Deception is also at the heart of Mona Simpson’s not as successful but nonetheless intriguing “Casebook.” This novel, like O’Donnell’s, centers on a boy who eavesdrops on his parents – in this case via walkie-talkie, heating vent and phone extension as well as under the bed and listening at doors, with more sophisticated means to follow …

Miles – who is actually a young man recalling an earlier time in his life – is our narrator. And although at first his curiosity is centered on what his parents are saying about him, it soon finds its focus elsewhere. For his parents are divorcing!

This entails a grand upheaval in Miles’ life, one that leaves him, a fourth grader, the man of the house he now shares with his mother (“the Mims”) and his much younger twin sisters, Boop One and Boop Two. The time is shortly after 9/11 and, from this point forward, Miles spies on the adults of his world with his best friend, Hector, a charming creation whose deadpan take on the events that follow are often priceless. As are many of Myles’ observations.

During his parents’ separation, he tells us, his father would pick up the children on Saturday mornings: “He usually ran late so we had to wait on the porch with our hair combed and then run down to his car. My mom came out in socks. He’d open the passenger window and hand her something – a cup with a straw, takeout containers, crumpled napkins – and say, Could you throw this out?”

“Casebook” is much more, however, than a novel about children coping (in their ways) with separation and divorce – and this is because the Mims takes up with “the dork guy” she used to run with, a man called Eli who, Miles tells Hector, works for the National Science Foundation which requires his spending much of his time in the nation’s capital.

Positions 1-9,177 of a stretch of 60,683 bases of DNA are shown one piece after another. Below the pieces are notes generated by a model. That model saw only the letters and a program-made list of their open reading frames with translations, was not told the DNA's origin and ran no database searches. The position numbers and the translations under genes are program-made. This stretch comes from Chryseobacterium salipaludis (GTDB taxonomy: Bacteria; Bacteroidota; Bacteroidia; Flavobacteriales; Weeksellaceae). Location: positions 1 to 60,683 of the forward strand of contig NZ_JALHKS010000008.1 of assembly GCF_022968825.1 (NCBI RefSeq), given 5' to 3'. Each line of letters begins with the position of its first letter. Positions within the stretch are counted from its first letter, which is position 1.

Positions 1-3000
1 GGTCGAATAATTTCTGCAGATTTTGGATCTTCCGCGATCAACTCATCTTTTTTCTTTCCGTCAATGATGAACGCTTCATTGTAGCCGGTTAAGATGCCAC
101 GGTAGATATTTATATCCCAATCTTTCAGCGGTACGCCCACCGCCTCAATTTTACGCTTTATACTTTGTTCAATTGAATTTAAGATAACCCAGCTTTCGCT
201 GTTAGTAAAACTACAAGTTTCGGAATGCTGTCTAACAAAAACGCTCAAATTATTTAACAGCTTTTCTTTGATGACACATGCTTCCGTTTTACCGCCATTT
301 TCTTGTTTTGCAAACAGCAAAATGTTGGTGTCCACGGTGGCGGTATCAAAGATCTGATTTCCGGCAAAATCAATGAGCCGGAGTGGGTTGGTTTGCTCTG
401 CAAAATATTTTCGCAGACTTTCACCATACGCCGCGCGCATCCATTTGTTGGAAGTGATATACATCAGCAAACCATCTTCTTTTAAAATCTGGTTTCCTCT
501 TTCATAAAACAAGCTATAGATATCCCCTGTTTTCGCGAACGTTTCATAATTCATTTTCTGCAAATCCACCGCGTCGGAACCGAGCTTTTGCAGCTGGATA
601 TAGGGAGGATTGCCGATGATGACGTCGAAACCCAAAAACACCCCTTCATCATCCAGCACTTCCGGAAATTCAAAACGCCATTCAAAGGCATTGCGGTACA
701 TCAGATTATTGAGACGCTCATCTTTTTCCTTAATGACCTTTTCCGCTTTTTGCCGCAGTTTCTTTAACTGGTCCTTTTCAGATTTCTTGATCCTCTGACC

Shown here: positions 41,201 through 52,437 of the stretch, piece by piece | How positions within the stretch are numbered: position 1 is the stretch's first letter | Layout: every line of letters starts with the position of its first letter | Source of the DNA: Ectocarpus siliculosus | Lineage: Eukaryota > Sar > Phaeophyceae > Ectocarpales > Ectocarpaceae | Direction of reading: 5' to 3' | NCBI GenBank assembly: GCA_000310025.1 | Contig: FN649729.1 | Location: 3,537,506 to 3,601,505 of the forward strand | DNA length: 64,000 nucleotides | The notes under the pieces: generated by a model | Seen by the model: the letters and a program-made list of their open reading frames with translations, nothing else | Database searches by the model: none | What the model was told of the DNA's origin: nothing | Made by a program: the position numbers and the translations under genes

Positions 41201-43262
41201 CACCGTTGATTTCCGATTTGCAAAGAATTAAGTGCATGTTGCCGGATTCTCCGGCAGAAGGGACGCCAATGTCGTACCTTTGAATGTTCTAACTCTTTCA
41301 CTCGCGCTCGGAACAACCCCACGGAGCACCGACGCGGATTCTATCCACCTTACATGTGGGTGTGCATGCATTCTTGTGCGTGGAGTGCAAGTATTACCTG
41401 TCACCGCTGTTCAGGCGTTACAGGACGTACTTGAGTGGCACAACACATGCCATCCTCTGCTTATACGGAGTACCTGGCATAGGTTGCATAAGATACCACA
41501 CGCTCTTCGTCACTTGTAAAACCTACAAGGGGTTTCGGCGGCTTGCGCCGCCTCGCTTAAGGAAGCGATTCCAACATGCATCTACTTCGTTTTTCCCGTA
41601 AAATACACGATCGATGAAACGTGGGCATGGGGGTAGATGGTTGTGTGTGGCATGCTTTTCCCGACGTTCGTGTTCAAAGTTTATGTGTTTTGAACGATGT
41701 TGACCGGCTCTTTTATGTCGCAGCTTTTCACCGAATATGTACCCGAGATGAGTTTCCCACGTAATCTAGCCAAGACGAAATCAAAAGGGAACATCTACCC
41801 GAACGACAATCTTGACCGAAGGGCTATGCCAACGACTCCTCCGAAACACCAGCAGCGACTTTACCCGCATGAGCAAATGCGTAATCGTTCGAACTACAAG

“My mom was nice enough looking for a smart woman,” Miles reflects on the fact – one that will see Miles and Hector grow both fond of and suspicious of Eli. They will snoop, keep a casebook (some hand illustrations for which appear in the novel) and, by the time they are juniors in high school, hire a private eye.

Another, unsurprising secret will be revealed, causing Hector to shake his head and say, “You just want to believe in magic. So does your mom …”

But it isn’t magic Miles is after – he is looking for constancy in the face of change, at one point thinking his mother was moving to another town: “when was she going to tell me? I thought as long as she didn’t, maybe everything could stay the same and I could continue the way I was, unrunning.”

At another, darker time he claims, “All of a sudden it seemed our family had been lying. We’d been trying to be this great divorced family when really our lives, like the lives of any kids who were the products of failure, were coming out worse … We’d been churning fast, trying to convince people. Probably nobody believed us anyway …”

There are some nice touches here, in the end Miles sadly concluding, “All our suspicions hadn’t protected us from the bad truth.”

Sadly, the adults in Simpson’s novel aren’t particularly convincing – yet she has her finger firmly on the pulse here of divorce and its countless and often unending ramifications.

She is, by the way, the sister of the late computer visionary Steve Jobs – and therein lies an even better story.

Karen Brady is a former Buffalo News columnist.